“Someone is here to see you,” the receptionist said over the intercom. I pushed my chair back from my desk, stood and started walking to the reception area. As I neared the front desk, I carefully adjusted my sidearm can’t be too careful with people packin’ heat these days – Especially if this is an unhappy customer.
Sound a little far-fetched? Well, it should.
It’s no secret that there has been and is a lot of controversy over the changes to Iowa’s weapons permitting laws. In a nutshell, Iowa law was changed from the phraseology of “may issue” to language directing a county sheriff to issue permits to possess and carry weapons. Previously, a county sheriff could choose to deny permits to carry weapons to anyone, based on the sheriff’s own discretion.
The law change went into effect January 1, and the uproar has been deafening since that time. All over the state, cities and county governmental entities are scrambling to adopt ordinances prohibiting people from carrying weapons in and on public property. At the same time, businesses are posting signs prohibiting the carrying of weapons in their establishments as well.
Keeping all this in mind, here is a little nugget to chew on from Iowa Attorney General Tom Miller’s office. “It is the opinion of the attorney general’s office that … while cities are restricted in how they might regulate weapons, they can regulate them in their buildings and their property and it’s also a fairly widely held belief that any property owner may restrict or prohibit weapons on their property.”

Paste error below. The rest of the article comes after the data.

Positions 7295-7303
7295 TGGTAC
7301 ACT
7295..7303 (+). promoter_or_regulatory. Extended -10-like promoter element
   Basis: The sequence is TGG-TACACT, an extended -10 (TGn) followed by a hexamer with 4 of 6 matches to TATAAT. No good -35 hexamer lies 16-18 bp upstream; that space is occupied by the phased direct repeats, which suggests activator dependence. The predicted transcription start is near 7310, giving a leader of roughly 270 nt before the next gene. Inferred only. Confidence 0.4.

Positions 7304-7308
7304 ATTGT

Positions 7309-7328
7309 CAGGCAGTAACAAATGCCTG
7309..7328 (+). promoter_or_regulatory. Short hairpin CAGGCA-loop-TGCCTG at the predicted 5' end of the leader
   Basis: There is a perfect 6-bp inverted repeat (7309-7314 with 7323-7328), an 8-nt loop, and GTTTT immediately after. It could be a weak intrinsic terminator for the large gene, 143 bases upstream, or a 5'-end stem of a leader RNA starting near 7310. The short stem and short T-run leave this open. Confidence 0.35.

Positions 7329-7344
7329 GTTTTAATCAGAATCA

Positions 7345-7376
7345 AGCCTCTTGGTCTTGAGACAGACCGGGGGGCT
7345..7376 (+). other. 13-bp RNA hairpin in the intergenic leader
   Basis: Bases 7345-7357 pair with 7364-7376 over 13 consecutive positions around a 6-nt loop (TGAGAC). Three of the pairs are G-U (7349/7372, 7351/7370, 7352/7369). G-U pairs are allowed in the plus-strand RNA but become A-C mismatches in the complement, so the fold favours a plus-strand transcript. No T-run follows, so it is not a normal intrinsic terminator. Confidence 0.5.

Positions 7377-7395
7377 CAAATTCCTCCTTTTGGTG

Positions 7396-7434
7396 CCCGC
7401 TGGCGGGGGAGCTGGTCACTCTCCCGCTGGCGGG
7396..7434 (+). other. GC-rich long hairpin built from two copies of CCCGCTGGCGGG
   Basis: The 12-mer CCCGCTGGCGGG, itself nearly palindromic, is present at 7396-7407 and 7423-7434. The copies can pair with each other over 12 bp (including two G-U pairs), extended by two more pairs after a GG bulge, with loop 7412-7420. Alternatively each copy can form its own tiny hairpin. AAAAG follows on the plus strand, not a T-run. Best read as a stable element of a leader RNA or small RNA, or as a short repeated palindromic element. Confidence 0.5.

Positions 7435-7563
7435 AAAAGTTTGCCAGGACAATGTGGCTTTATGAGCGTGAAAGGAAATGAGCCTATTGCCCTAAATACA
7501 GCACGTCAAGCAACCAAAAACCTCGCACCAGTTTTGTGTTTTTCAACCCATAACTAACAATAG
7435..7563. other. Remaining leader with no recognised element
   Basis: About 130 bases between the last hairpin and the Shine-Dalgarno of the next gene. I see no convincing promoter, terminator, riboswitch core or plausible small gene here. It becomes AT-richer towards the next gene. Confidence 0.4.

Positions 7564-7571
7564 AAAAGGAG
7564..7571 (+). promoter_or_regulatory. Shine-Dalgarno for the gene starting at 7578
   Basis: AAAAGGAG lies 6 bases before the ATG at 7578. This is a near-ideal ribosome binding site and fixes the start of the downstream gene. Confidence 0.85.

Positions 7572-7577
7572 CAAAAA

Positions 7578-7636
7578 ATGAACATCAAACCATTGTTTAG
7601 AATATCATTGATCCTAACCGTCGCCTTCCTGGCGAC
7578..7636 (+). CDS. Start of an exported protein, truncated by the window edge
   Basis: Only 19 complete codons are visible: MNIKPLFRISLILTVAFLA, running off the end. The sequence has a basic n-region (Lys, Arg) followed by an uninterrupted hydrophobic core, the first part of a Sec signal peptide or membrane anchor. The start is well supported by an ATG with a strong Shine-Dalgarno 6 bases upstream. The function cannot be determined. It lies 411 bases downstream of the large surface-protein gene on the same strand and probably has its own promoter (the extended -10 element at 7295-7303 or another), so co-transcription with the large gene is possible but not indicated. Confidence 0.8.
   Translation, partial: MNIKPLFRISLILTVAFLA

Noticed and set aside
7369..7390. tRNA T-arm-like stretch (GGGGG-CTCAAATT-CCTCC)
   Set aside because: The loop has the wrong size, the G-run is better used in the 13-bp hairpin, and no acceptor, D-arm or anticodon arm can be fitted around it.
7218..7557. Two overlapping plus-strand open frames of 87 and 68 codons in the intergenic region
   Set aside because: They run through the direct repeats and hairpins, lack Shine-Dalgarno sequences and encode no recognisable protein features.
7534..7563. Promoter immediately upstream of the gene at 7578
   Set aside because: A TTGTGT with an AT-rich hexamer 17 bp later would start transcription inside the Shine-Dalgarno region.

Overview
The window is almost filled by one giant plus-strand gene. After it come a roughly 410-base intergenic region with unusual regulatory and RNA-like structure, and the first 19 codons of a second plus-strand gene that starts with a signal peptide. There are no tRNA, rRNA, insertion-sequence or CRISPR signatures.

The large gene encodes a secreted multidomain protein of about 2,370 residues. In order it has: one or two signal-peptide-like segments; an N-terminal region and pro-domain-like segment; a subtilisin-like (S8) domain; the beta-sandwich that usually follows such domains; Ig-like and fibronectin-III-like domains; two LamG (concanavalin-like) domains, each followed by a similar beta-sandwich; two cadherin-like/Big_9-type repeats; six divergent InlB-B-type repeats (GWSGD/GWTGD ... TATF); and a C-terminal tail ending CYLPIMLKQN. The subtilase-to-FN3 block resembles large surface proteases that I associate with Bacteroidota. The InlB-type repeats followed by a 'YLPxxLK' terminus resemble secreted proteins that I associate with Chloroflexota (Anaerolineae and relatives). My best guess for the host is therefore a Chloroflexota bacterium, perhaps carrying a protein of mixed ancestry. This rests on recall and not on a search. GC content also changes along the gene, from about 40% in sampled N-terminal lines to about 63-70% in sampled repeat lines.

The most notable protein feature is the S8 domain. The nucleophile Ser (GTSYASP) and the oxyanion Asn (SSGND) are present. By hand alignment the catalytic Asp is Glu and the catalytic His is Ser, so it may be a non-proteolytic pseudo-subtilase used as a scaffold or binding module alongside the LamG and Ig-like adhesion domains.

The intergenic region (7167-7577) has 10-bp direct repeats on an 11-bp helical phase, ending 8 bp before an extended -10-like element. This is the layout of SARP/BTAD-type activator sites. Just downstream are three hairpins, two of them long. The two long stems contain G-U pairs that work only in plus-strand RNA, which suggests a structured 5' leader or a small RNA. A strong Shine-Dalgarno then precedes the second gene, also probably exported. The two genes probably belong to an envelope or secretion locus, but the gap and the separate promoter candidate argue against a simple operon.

Another nugget – Iowa law provides for the establishment of “weapons-free zones” which range within 1,000 feet of schools and public parks.
There is an often overlooked fact in all this Iowa has long been an “Open Carry” state in terms of weapons meaning if you had a weapons permit issued by your sheriff, you could carry your weapon in plain view, but not in a concealed fashion. The change to the law that went into effect on January 1 had absolutely no change in that pre-existing regulation.
In plain English, the January 1 law change did not prompt every “Quick draw” enthusiast with a permit to start carrying his or her hogleg on a hip holster down the middle of the Main Street at high noon, waiting for the 12:05 stage to roll in.
I recall a similar uproar in Minnesota a few years back, but that occurred when Minnesota went to an “Open Carry” state, after not allowing the practice in any form. For a while, it was not uncommon to see people walking the streets of towns in Minnesota with a .357 or a .45 auto holstered on their hip. Then, quickly, the novelty faded and the fad died off. I can’t recall when I last saw someone stroll into a friend’s retail store in downtown Jackson packing a sidearm, other than a deputy sheriff or a state trooper dropping off a movie.
But yet, there are some people in Iowa who are terribly worked up by this whole issue. To them, the question becomes this if the law says you can possess and carry a weapon when you have a permit, and your town or county says you can’t, but the Constitution of the United States grants all citizens the right to bear arms and the right to protect themselves, what do you do?
I can see the logic for some governmental entities wanting to restrict where one could carry a weapon the golf course (you’ve already got clubs!) cemetery (except for a color guard), swimming pool and at airports.
Anyhow, there is your basic issue if there really is an issue. The only thing that has really changed in Iowa’s weapons law is that there is now a standard procedure for all counties in Iowa to follow when issuing firearms permit by the Sheriffs, instead of the individual Sheriff making the sole determination of who shall and shall not be issued a permit.
If anything has changed drastically, it is a change for the positive one that provides for classes to become eligible to register for a permit have become more available and training for those who wish to learn how to properly use their weapons are also more readily available.